Munich Re Estimates Kyrill Losses at $775 Million

Based on current estimates, Munich Re expects pretax losses from Windstorm Kyrill to be around €600 million ($775 million). The estimates include claims relating to the Group’s primary insurance subsidiary ERGO.

Munich Re’s estimate of overall insured market loss is between €5 to €7 billion ($6.46 to $9 billion), “which,” it said “represents a preliminary assessment on the basis of several methods of estimation. On account of the extremely large number of small and mid-sized losses still to be evaluated, establishing the definitive loss amount requires considerable effort and will still take some time. For this reason, any forecasts regarding the losses to be expected from the winter storm continue to be a matter of considerable uncertainty at this time.”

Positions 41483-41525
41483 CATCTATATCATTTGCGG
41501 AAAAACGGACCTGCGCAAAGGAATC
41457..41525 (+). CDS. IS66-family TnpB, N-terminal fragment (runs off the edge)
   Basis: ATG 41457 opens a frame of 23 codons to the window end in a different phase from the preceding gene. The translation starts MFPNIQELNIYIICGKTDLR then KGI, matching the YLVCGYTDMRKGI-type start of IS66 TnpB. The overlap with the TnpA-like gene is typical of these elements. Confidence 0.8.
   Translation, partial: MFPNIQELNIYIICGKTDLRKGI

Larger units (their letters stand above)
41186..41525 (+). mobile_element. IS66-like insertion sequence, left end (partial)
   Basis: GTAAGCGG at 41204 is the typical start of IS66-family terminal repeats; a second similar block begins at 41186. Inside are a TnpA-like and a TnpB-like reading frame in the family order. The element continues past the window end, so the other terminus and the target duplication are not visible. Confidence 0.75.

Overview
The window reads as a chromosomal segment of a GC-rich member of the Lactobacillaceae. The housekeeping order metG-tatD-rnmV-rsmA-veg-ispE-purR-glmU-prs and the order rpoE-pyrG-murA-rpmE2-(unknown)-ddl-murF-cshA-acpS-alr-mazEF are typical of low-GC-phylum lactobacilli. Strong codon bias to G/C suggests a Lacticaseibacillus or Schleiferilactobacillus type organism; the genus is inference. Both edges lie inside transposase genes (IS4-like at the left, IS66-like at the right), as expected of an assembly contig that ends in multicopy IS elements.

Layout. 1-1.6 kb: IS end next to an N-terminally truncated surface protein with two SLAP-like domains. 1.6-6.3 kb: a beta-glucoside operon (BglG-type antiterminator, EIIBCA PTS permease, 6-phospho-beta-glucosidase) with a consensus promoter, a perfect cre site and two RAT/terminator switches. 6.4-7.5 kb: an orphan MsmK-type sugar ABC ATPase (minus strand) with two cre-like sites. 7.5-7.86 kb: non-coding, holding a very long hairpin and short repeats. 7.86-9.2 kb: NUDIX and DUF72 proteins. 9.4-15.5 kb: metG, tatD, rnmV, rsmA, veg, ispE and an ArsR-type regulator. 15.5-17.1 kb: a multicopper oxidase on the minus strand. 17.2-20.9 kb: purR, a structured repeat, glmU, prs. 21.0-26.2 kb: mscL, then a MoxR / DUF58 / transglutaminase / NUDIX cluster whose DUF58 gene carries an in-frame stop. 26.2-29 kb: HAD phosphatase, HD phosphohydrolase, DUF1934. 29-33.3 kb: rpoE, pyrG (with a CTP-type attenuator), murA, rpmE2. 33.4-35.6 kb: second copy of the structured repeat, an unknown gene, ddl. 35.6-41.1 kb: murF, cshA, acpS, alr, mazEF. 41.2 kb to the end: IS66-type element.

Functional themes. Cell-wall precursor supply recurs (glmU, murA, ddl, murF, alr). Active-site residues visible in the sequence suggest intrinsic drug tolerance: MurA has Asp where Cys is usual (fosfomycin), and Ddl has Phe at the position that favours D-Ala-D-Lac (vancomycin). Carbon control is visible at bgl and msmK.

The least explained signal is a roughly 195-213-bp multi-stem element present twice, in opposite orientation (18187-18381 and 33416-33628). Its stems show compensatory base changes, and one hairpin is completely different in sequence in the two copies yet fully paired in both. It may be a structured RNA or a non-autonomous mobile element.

Kyrill hit Germany the hardest, but Munich Re also acknowledged that there “were also high losses in the United Kingdom, the Benelux countries, Austria, Poland, the Czech Republic, and to a lesser degree Switzerland. The expected loss burden as a whole therefore reflects Munich Re’s large share of the reinsurance and primary insurance market in Germany, its home market.”

The loss estimates also include Munich Re’s anticipated share of the claims arising from the loss of the container ship MSC Napoli, which went aground off the south coast of England. “This loss is likely to be in the low-to-medium two-digit million range,” said the bulletin.

The storm swept across Europe from Ireland to Russia, often with wind speeds exceeding 100 km/h (60mph). Munich Re noted that “owing to the size of the area affected and the duration of the storm — with gale-force winds prevailing for more than 24 hours in some places — Kyrill caused numerous losses over a wide area.”

Board member Torsten Jeworrek commented: “Kyrill is a further illustration of the high loss potential from winter storms in Europe. The storm losses were within the range to be expected on the basis of our risk models. The increasing risk from winter storms in the wake of climate change is something the insurance industry must always consider prospectively in its calculations.”